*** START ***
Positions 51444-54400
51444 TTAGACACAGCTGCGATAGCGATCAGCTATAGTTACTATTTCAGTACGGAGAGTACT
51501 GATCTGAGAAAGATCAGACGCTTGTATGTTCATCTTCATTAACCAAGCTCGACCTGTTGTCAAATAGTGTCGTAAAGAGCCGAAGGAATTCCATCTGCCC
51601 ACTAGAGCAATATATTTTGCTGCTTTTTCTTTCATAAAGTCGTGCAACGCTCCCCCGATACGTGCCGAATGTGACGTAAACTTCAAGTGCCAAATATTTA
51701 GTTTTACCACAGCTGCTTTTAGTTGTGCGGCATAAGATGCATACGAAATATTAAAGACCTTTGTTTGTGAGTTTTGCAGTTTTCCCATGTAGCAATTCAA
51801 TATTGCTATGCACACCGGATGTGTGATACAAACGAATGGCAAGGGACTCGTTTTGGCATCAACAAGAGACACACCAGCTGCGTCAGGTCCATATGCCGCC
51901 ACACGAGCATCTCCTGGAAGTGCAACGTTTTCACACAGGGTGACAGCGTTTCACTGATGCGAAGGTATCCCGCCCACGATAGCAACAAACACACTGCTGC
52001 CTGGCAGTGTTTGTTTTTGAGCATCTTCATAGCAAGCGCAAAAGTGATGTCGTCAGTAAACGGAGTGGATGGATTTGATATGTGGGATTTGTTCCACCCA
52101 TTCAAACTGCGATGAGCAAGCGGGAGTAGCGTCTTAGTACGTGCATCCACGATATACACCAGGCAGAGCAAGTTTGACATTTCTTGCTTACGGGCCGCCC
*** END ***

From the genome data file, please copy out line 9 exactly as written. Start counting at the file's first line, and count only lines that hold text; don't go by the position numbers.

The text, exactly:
52101 TTCAAACTGCGATGAGCAAGCGGGAGTAGCGTCTTAGTACGTGCATCCACGATATACACCAGGCAGAGCAAGTTTGACATTTCTTGCTTACGGGCCGCCC